2014 and The Governing of Reform

After reading the Mike Petrilli blog about “universal proficiency by 2014,” it prompted recall of these words that are so central to our success:

“What is absolutely crucial in replication is that the assumptions, conceptions, values, and priorities undergirding what you seek to replicate are clear in your head and you take them seriously; you truly accept and believe them, they are non-negotiable starting points.”  Seymour B. Sarason

The following is an excerpt from The Crucial Voice of the People, Past and Present posted here in an attempt to clarify parts of Dr. Sarason’s statement.

Like most words, the word “conceptions” has different meanings. When applied to the replication of effective practices in education, both a “formulation of ideas” and the “beginning of some process” (Webster’s, 1976) seem applicable.

The governing of education is legally a state responsibility. The reality is that some states do a better job fulfilling that responsibility than others. Partially, it is because of differences in the way they are governed. For example, as the result of a lawsuit against the state of Massachusetts, a ruling was made that “all children must get an adequate education” and their 1993 Education Reform Act was created. The goals were to equalize funding among districts and improve all student performance.

The state chose to use these instruments for change (as outlined by Minnesota):

  1.  increase state spending on education,
  2.  create curriculum frameworks that set high expectations for student learning,
  3.  create student performance assessments aligned with the curriculum frameworks.

But there was something else very important to Massachusetts’s success, the process. In section 3 of their law, they set up advisory councils in the following areas: early childhood education; life management skills and home economics; educational personnel; fine arts education; gifted and talented education; math and science education; racial imbalance; parent and community education and involvement; special education; bilingual education; technology education; vocational-technical education; global education; and comprehensive interdisciplinary health education and human service pro- grams. And the law specified “a reasonable balance of members,” that they should “be broadly representative of all areas,” and it described specifics for each advisory council.

We must continue to remind ourselves that we cannot take one piece of the equation for educational success or one aspect of a successful “model” without considering all the other factors that contribute to success. Summaries or “briefs” as presented here can never do justice to the bigger picture.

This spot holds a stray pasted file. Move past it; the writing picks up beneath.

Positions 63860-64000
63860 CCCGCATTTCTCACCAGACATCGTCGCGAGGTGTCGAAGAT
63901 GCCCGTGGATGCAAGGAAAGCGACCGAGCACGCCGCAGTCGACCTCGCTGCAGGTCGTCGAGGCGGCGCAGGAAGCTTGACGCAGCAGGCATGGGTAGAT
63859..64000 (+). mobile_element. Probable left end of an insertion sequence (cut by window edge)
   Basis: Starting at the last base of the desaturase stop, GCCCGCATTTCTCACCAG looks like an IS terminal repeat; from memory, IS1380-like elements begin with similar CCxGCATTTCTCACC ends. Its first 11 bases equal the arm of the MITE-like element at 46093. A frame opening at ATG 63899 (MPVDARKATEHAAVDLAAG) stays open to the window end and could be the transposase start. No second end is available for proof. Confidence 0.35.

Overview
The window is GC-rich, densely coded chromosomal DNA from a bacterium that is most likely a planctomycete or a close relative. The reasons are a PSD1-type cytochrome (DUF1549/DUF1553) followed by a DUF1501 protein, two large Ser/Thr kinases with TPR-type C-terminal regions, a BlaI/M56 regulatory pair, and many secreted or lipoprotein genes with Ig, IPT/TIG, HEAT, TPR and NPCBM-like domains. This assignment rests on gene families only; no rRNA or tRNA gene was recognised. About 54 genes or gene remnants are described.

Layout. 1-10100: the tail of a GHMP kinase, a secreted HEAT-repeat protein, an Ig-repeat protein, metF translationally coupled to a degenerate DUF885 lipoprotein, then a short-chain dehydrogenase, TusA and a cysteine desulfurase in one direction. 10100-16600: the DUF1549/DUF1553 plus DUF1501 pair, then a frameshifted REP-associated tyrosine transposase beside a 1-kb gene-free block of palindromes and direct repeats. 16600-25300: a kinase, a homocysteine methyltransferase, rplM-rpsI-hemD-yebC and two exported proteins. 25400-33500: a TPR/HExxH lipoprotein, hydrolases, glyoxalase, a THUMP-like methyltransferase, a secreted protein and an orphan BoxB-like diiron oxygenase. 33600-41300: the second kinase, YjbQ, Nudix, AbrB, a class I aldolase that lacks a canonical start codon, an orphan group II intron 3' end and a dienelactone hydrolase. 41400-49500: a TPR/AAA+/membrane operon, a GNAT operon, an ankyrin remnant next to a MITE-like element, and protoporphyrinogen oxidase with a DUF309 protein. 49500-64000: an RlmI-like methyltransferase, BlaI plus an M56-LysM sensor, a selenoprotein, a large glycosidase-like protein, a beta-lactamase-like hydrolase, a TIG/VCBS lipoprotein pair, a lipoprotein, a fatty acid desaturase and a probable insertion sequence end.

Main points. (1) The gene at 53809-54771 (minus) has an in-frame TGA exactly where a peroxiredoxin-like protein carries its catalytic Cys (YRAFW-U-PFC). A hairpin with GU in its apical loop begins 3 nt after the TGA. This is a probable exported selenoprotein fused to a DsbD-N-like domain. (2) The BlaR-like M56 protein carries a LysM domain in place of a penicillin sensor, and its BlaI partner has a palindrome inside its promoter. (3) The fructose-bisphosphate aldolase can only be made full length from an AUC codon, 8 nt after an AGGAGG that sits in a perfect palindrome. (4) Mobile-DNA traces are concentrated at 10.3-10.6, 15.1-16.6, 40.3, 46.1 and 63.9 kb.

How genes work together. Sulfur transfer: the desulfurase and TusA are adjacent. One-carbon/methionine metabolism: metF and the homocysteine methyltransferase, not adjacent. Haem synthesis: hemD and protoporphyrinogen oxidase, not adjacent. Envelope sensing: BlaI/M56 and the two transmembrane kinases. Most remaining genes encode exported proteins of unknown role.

Massachusetts used their available experts and a broad range of interested community members to form councils that established their success factors. It couldn’t have been easy. Democratic processes never are. But “democracy is not attained through osmosis. It works because people recognize their responsibilities in it and put forth the effort to make it work through their actions” (Minzey & LeTarte, 1994, 88). And some states took note, like Minnesota, and followed suit. How their stories end, we can’t know. What we do know is that too many states are making uninformed decisions, are not using researched practices, are not using “experts,” are not adequately funding education, and are not using a democratic decision-making process. Some states fail to meet their responsibility.

We must focus on the problems in order to solve them.

We must focus on the problems in order to solve them.

Today, America as a whole is not yet facing the fact that No Child Left Behind was based on faulty assumptions. We have paid a heavy price — made heavier the longer we ignore the fact that we have not been clear in demanding the best alternative for reauthorization.

Our non-negotiable starting points must guide us if we are to “get it right” (“it” being No Child Left Behind). Do we still value the ideals undergirding President Kennedy’s “twin goals”: “a new standard of excellence in education and the availability of such excellence to all who are willing and able to pursue it”?

The governing of the process by which we set —not standards, but— a standard of excellence matters. State responsibility, yes, but what of “local control”?

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